Dolby audio to be built into all Windows 8 versions after all

Dolby Labs announces its Digital Plus technology will be built into Windows 8, Windows 8 Professional, and Windows RT on ARM tablets.

Dolby Laboratories warned shareholders last August that its DVD playback technologies were unlikely to be incorporated into Windows 8.

Dolby today announced, however, that its Dolby Digital Plus technology would be part of the Windows 8 client releases.

Dolby's Digital Plus is built into Windows 7 Home Premium, Professional, and Ultimate, according to Dolby's Web site. The site describes Dolby's Digital Plus as providing "next-generation surround sound" that helps improve the listening experience of DVDs and digital TVs by complementing high-definition video with support for HD audio -- something that Windows Media Center users would appreciate.

But with Windows 8, Microsoft is marginalizing Windows Media Center. There's no word from Microsoft as to if and whether the company intends to update the current Windows Media Center bits. But Microsoft will offer Windows Media Center as a paid (no idea yet on the price) add-on media pack for those with the Windows 8 Professional release.

Update (May 4): So now last year's warning from Dolby makes sense. Dolby was correct in predicting that some of its technologies, specifically those for DVD playback, are not going to be included in Windows 8. Microsoft officially acknowledged this on May 3 in a post to the "Building Windows 8" blog. And Media Center will be available via one of two add-on packs, we now know: The Media Pack add-on or the Pro Pack add-on, the latter of which we hadn't heard about until this blog post. DVD playback will be offered only through Media Center and not Media Player, as ZDNet's Ed Bott explains on his blog.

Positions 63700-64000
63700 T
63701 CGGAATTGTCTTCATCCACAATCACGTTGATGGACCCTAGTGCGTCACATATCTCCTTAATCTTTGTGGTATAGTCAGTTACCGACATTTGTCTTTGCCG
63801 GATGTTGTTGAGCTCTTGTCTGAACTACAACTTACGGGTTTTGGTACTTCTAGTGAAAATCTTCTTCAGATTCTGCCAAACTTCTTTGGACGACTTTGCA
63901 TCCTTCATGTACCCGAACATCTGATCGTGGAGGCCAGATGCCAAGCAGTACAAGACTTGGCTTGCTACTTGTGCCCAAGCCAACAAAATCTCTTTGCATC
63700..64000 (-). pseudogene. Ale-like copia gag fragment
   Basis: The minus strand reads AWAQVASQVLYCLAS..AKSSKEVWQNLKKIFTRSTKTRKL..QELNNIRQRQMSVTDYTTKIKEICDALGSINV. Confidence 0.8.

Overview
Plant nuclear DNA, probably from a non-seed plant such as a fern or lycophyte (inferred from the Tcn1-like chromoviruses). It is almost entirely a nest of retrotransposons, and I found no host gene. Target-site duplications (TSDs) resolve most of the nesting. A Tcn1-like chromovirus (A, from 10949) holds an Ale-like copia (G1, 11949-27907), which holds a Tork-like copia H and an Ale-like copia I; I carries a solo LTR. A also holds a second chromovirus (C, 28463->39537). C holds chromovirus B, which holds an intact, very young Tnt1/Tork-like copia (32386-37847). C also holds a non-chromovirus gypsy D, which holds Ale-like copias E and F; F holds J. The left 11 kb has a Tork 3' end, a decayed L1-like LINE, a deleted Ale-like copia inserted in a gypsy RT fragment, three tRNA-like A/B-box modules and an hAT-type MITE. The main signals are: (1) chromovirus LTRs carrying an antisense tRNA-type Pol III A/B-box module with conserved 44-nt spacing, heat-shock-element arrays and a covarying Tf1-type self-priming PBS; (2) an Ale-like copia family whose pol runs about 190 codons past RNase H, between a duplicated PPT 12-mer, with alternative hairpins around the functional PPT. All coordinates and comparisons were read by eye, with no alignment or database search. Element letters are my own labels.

Today's Dolby press release notes that Digital Plus will be in all PCs and tablets running Windows 8, Windows 8 Professional and Windows RT (the Windows on ARM) versions. From the release:

Developers will be enabled to deliver the highest level of immersive experiences and cinematic sound through Windows 8 APIs in desktop and Metro-style apps, including those developed for x86 and ARM architectures. Dolby Digital Plus 5.1-channel decoding and Dolby Digital two-channel encoding will be supported in all PCs and tablets licensed to run Windows 8, Windows 8 Pro, and Windows RT editions.

As AllThingsD noted, Dolby is expecting Windows 8 to ship some time during its fiscal 2013, which begins in October. Microsoft officials still have not announced a general availability date for Windows 8.

About the author

    Mary Jo Foley has been a tech journalist for almost 30 years. She is editor of ZDNet's "All About Microsoft" blog. She authored "Microsoft 2.0: How Microsoft Plans to Stay Relevant in the Post-Gates Era" and co-hosts the "Windows Weekly" podcast on the TWiT Network.


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